‘Squawktober’ showcases innovative improv
By Lea Hogdal
For the first Friday of their annual Squawcktoberfest, the Dead Parrots Society brought students a new style of improv, beginning with a simple question, “What would be a wacky way to die?”
It was unlike anything they’ve tried before, said Ruben Gomez, a senior at Western and a member of the improv team.
The show took on an experimental format the team called “The Funeral,” which is a longer-style skit that took up the entirety of their hour long show.
“We are heavily into relationships, characters and narratives,” Gomez said.
The form had the team act around a base scene with flashbacks, Gomez said. This is different from the classic, short improv games one might expect. It allows for more character building and helps create a more play like experience for the audience.
The question posed to the audience framed the entire course of the show. What started as a funeral became a time bending story of obedience in dog parks, father-daughter relationships, questionable cat deaths, strange shakespearean-like romance and the unveiling of a murder.
With a turnout of about fifty people, the audience was energetic and full of laughter. Many of them were returning audience members there to support and take part in the creative atmosphere.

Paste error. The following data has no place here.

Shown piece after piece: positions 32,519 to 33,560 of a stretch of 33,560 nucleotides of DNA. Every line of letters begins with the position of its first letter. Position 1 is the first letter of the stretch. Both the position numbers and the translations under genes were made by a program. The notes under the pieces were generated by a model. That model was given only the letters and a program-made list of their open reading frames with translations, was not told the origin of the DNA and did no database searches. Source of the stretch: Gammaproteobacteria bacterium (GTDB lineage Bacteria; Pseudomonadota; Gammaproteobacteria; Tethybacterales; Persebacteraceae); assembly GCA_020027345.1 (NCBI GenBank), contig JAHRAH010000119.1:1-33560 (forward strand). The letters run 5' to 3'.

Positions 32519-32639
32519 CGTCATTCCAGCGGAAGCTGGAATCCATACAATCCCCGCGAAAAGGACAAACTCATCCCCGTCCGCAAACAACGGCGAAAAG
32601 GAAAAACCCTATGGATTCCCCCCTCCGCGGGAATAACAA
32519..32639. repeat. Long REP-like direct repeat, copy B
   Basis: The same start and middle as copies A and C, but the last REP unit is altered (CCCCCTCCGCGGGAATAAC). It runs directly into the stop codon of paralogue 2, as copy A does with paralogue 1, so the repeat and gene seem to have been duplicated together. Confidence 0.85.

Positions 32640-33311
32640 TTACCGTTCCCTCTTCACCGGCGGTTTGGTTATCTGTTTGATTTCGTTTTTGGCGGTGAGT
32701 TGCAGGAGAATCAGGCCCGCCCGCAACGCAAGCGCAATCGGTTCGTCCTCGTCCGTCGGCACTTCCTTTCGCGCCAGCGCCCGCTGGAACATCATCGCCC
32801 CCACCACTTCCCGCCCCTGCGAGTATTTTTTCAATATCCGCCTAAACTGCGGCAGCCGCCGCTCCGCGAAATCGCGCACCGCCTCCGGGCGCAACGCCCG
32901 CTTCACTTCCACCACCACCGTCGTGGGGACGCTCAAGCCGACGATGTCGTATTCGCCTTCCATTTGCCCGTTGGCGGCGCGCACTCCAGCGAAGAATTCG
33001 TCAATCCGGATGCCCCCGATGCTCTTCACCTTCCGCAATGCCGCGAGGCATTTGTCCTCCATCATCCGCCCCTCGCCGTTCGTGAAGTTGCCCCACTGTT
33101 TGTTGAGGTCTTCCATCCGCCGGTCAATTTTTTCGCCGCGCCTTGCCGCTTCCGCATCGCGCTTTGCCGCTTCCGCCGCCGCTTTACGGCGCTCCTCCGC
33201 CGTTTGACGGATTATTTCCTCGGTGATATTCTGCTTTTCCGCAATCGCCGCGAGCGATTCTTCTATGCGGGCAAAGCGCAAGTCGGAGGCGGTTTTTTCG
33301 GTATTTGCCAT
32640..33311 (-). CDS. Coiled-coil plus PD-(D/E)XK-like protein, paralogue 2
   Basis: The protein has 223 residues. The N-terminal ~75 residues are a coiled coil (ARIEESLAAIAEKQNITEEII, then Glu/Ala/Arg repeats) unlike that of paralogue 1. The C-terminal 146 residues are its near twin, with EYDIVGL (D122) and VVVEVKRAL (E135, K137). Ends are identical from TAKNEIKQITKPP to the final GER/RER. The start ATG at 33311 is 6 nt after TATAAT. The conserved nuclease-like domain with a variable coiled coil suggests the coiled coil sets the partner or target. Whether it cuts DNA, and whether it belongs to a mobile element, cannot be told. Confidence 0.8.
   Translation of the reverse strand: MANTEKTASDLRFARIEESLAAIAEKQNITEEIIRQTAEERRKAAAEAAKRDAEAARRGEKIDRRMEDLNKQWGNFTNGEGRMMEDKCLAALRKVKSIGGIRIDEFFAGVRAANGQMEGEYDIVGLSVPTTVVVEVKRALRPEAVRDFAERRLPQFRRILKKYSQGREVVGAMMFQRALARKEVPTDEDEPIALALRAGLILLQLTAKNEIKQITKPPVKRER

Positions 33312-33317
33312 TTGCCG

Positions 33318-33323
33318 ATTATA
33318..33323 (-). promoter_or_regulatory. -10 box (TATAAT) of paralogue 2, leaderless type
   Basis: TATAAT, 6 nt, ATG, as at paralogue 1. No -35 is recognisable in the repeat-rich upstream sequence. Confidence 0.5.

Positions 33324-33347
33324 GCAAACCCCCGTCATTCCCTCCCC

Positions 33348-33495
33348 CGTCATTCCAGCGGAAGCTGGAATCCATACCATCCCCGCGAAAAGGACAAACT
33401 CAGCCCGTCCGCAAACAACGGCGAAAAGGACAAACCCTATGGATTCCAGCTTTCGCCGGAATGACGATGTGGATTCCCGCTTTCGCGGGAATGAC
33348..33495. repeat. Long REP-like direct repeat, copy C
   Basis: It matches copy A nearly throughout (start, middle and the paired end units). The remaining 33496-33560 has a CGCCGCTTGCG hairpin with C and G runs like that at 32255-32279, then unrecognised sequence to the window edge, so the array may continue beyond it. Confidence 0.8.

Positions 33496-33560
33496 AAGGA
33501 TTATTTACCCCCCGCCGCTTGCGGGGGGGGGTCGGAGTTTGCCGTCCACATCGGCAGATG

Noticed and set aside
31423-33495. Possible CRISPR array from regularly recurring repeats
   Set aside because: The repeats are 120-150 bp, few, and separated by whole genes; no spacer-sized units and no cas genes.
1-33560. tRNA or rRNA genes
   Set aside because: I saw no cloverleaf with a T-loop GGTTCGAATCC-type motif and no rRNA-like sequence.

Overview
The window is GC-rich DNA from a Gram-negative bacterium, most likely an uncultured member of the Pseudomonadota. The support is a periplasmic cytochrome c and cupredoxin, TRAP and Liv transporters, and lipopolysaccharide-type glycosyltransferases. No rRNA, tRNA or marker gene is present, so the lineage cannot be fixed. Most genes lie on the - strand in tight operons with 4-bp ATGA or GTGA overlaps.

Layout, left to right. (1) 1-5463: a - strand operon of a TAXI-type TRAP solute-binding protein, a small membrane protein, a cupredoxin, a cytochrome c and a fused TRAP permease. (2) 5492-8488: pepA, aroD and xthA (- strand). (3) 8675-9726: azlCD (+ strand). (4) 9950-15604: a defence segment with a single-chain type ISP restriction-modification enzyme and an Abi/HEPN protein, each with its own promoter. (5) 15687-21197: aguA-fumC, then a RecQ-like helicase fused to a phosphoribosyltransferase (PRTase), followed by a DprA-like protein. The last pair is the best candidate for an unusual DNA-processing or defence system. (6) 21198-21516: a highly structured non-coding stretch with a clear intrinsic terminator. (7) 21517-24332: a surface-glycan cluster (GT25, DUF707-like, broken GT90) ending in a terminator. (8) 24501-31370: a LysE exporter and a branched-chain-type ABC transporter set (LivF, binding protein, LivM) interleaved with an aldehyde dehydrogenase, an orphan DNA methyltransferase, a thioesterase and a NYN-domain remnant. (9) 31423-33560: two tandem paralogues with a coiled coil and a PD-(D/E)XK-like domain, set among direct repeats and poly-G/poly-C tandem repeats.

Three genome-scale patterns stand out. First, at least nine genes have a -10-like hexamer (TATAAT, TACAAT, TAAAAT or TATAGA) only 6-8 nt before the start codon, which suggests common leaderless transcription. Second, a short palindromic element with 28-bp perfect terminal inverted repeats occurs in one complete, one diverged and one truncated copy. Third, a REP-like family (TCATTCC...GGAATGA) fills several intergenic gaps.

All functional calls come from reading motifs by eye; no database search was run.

Haley McLendon, junior at Western, first came to a performance because she had a roommate on the team.
“It’s just a good time to spend a Friday night with friends, on campus and not have to go out somewhere,” McLendon said.
Jenna Rosenbloom, another returning audience member, enjoyed going to their performances in her freshman and sophomore years.
“I used to go all the time because I lived in Higginson so it was super close by and it would be something fun to do,” Rosenbloom said.
As a senior, she saw the opportunity to revisit and make it a habit of attending once again.
The Dead Parrots Society also welcomed a new member to their team, Aiken Muller. He is a junior at Western who had been a regular member of the improv club since last spring.
The Funeral was his first performance and first time doing an elongated form of improv, but with the other members alongside him, performance anxiety was not an issue,
“If I hit a blank, someone else is going to have something,” Muller said.